The WLGTC men’s club champion for the past three years in a row (of four total), and former junior club champion, Day dialed in his golf swing on the local links as a young teenager.
“I was about 13 when I started golfing here — just with a bunch of friends — and I was pretty much self taught,” he said. “That group, we all became really good friends through golf and we all kind of progressed together.”
CN, Ministry, road crews, residents grapple with flooding near Soda Creek
For the last two weeks work crews, residents and government ministry personnel have been tackling excessive spring runoff in an area impacted by the 2017 White Lake Fire north of Williams Lake.
In the early hours of Saturday, March 23, water began flowing down the mountain, spilling over Soda Creek Road.
The water blew a huge hole in the ground under the CN tracks at Mile 324, halting rail traffic, and rendered Springfield Road impassible.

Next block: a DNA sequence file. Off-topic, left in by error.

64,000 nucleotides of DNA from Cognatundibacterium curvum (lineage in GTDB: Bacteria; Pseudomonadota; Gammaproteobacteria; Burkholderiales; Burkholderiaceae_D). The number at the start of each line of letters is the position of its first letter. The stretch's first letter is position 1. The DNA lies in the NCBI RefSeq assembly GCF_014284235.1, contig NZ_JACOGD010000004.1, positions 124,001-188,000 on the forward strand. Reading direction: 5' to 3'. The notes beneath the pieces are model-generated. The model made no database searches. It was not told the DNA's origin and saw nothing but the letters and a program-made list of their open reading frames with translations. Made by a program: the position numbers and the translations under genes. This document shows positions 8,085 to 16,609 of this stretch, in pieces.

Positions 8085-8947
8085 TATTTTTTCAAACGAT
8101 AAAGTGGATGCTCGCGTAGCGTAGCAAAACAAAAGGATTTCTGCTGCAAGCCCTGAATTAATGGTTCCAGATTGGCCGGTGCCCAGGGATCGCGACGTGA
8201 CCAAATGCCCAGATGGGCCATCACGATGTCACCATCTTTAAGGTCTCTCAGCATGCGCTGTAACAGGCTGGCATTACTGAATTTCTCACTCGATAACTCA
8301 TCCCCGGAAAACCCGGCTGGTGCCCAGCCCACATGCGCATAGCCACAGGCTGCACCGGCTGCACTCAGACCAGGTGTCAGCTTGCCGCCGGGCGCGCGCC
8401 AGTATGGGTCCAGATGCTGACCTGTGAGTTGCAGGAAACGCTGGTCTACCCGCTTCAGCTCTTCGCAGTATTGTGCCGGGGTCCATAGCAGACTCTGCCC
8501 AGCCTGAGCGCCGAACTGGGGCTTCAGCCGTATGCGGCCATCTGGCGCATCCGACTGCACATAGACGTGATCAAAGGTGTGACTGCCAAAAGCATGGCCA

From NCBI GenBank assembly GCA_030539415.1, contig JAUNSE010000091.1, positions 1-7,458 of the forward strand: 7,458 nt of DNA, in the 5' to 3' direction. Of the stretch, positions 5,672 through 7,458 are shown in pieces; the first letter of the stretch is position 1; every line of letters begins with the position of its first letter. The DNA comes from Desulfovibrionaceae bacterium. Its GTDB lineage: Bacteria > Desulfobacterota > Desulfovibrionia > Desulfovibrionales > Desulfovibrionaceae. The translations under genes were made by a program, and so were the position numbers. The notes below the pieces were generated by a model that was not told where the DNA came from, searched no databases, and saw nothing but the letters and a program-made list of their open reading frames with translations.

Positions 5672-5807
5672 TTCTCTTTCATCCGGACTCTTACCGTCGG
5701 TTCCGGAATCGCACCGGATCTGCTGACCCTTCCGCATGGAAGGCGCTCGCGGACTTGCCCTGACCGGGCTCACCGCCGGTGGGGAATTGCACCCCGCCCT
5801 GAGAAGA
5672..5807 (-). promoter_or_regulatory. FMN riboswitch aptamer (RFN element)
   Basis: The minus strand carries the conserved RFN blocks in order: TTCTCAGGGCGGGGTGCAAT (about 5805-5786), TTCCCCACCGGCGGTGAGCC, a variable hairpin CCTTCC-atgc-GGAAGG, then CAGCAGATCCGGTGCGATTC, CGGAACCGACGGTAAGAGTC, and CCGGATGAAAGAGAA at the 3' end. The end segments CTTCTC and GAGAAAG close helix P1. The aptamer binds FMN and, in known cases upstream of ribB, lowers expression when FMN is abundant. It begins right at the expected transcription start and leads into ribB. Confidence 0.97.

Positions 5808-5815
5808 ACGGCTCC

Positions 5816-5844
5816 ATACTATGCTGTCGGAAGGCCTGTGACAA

Local resident George Beltrame said he feared for the health of his water source — a spring that draws water from about two kilometres above his home — which is located below the Soda Creek Road off Springfield Road.
In the 27 years he has lived there he has never seen that much water, he said.
“This is not a secret,” Beltrame said referring to what was expected as a result of the White Lake Fire’s impacts. “We knew there were going to be water issues here after the fire.”
Elders stuck on road overnight prompts road closure and broader conversation on jurisdiction
A road closure and a broader conversation about First Nations jurisdiction has been prompted after two elders were forced to spend the night in their vehicle last week due to poor road conditions.
The elders got stuck on a portion of the Upper Dog Creek Road overnight between the area’s waste transfer station and Enterprise Road southwest of Williams Lake.